Using breast cancer risk associated polymorphisms to identify women for breast cancer chemoprevention

Elad Ziv, Jeffrey A. Tice, Brian Sprague, Celine M Vachon, Steven R. Cummings, Karla Kerlikowske

Research output: Contribution to journalArticle

7 Citations (Scopus)

Abstract

Background: Breast cancer can be prevented with selective estrogen receptor modifiers (SERMs) and aromatase inhibitors (AIs). The US Preventive Services Task Force recommends that women with a 5-year breast cancer risk ≥3% consider chemoprevention for breast cancer. More than 70 single nucleotide polymorphisms (SNPs) have been associated with breast cancer. We sought to determine how to best integrate risk information from SNPs with other risk factors to risk stratify women for chemoprevention. Methods: We used the risk distribution among women ages 35-69 estimated by the Breast Cancer Surveillance Consortium (BCSC) risk model. We modeled the effect of adding 70 SNPs to the BCSC model and examined how this would affect how many women are reclassified above and below the threshold for chemoprevention. Results: We found that most of the benefit of SNP testing a population is achieved by testing a modest fraction of the population. For example, if women with a 5-year BCSC risk of >2.0% are tested (∼21% of all women), ∼75% of the benefit of testing all women (shifting women above or below 3% 5-year risk) would be derived. If women with a 5-year risk of >1.5% are tested (∼36% of all women), ∼90% of the benefit of testing all women would be derived. Conclusion: SNP testing is effective for reclassification of women for chemoprevention, but is unlikely to reclassify women with <1.5% 5-year risk. These results can be used to implement an efficient two-step testing approach to identify high risk women who may benefit from chemoprevention.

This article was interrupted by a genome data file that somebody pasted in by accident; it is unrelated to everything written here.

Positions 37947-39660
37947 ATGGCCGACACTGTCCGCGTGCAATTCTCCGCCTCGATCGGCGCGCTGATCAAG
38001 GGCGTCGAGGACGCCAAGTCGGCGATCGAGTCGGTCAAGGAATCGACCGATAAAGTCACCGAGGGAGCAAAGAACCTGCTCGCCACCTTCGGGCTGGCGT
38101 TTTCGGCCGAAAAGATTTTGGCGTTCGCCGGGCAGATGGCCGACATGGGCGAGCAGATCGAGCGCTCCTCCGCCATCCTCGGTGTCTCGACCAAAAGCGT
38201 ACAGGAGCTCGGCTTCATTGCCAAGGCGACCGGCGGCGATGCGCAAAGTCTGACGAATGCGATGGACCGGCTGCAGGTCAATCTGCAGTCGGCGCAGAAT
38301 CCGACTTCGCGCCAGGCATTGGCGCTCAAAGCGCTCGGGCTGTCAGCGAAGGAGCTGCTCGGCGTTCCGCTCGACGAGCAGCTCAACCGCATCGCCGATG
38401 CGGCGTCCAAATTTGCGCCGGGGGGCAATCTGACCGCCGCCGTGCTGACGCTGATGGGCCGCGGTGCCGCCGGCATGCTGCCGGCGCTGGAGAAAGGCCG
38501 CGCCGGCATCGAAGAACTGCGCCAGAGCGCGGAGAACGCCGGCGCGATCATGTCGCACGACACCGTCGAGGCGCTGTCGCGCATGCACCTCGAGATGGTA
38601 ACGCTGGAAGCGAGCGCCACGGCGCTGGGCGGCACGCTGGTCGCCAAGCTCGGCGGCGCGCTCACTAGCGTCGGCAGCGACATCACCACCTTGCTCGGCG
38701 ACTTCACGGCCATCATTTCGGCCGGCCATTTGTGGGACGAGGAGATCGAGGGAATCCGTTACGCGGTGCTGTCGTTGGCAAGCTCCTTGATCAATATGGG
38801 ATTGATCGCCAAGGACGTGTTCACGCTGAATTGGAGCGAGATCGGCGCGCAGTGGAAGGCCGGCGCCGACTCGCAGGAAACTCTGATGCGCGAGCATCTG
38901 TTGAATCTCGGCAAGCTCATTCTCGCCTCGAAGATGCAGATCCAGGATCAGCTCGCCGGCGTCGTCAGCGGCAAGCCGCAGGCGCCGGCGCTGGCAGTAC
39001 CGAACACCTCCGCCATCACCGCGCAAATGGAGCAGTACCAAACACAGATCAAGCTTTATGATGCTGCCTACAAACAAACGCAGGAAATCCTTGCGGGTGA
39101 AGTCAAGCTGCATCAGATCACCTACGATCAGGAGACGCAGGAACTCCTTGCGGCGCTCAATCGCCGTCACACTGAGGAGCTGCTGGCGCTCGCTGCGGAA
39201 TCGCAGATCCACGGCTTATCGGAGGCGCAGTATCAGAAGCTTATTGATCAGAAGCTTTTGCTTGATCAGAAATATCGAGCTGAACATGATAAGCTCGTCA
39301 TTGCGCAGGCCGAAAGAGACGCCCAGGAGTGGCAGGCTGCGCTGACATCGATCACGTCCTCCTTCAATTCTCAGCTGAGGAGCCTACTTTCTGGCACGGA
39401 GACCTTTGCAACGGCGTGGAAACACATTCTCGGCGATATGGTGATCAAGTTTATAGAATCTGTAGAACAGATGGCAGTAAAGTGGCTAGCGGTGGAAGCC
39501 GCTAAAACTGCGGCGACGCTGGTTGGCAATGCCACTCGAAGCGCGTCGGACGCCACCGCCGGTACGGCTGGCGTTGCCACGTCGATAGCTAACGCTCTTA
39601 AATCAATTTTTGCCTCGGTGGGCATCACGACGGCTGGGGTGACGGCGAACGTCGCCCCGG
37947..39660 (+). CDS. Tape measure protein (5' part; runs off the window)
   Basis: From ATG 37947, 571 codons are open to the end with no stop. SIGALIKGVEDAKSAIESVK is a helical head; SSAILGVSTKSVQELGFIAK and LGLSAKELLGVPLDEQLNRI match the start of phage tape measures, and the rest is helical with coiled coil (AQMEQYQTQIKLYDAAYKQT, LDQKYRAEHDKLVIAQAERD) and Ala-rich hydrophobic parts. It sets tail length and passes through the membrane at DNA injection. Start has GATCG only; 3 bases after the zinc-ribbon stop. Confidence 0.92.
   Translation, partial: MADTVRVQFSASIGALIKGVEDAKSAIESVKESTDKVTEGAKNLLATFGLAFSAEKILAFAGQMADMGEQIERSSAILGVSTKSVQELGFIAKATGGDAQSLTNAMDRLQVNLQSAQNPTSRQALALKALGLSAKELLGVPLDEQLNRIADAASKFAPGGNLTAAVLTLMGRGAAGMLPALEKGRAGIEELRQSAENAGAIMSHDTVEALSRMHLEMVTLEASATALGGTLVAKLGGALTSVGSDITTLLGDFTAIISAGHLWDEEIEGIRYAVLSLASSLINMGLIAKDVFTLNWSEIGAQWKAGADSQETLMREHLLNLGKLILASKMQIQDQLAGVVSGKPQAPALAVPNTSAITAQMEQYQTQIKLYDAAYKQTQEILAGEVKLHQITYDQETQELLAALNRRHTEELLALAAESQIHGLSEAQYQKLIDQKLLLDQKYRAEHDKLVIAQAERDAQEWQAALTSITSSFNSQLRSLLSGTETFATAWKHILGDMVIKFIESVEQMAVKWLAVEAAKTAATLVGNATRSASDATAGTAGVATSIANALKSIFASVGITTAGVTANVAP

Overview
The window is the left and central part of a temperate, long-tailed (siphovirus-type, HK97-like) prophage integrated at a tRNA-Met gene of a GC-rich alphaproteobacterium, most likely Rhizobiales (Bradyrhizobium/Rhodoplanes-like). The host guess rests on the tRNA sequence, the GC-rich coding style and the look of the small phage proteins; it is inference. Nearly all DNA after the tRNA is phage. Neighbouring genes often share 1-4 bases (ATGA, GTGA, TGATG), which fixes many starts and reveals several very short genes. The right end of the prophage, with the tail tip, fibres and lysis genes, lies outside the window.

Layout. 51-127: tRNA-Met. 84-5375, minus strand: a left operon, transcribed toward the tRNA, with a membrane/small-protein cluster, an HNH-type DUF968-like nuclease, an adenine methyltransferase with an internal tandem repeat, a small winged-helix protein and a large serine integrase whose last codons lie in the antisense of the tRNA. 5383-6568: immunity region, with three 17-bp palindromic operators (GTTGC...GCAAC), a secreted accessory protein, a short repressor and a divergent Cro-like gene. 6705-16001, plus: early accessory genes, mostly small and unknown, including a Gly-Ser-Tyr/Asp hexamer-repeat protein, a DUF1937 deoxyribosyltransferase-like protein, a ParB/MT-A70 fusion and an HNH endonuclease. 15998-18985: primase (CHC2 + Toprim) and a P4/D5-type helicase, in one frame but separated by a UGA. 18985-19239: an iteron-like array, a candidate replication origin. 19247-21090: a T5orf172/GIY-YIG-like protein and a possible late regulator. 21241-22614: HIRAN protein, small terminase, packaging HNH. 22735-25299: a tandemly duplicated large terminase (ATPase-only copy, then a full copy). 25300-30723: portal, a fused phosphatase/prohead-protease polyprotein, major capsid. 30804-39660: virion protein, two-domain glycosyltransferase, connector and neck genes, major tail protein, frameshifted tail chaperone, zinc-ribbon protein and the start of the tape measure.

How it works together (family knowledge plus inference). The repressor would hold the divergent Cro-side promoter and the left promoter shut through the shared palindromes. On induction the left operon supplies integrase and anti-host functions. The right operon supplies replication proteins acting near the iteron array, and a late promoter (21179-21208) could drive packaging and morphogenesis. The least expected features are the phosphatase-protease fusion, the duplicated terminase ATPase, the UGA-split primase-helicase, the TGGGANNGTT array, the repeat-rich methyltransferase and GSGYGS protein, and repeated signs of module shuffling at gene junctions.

Original languageEnglish (US)
Article numbere0168601
JournalPLoS One
Volume12
Issue number1
DOIs
StatePublished - Jan 1 2017

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chemoprevention
Chemoprevention
Polymorphism
breast neoplasms
genetic polymorphism
Breast Neoplasms
Nucleotides
single nucleotide polymorphism
Single Nucleotide Polymorphism
Testing
testing
monitoring
Aromatase Inhibitors
Estrogen Receptors
modifiers (genes)
Advisory Committees
taxonomic revisions
Population

ASJC Scopus subject areas

  • Medicine(all)
  • Biochemistry, Genetics and Molecular Biology(all)
  • Agricultural and Biological Sciences(all)

Cite this

Using breast cancer risk associated polymorphisms to identify women for breast cancer chemoprevention. / Ziv, Elad; Tice, Jeffrey A.; Sprague, Brian; Vachon, Celine M; Cummings, Steven R.; Kerlikowske, Karla.

In: PLoS One, Vol. 12, No. 1, e0168601, 01.01.2017.

Research output: Contribution to journalArticle

Ziv, Elad ; Tice, Jeffrey A. ; Sprague, Brian ; Vachon, Celine M ; Cummings, Steven R. ; Kerlikowske, Karla. / Using breast cancer risk associated polymorphisms to identify women for breast cancer chemoprevention. In: PLoS One. 2017 ; Vol. 12, No. 1.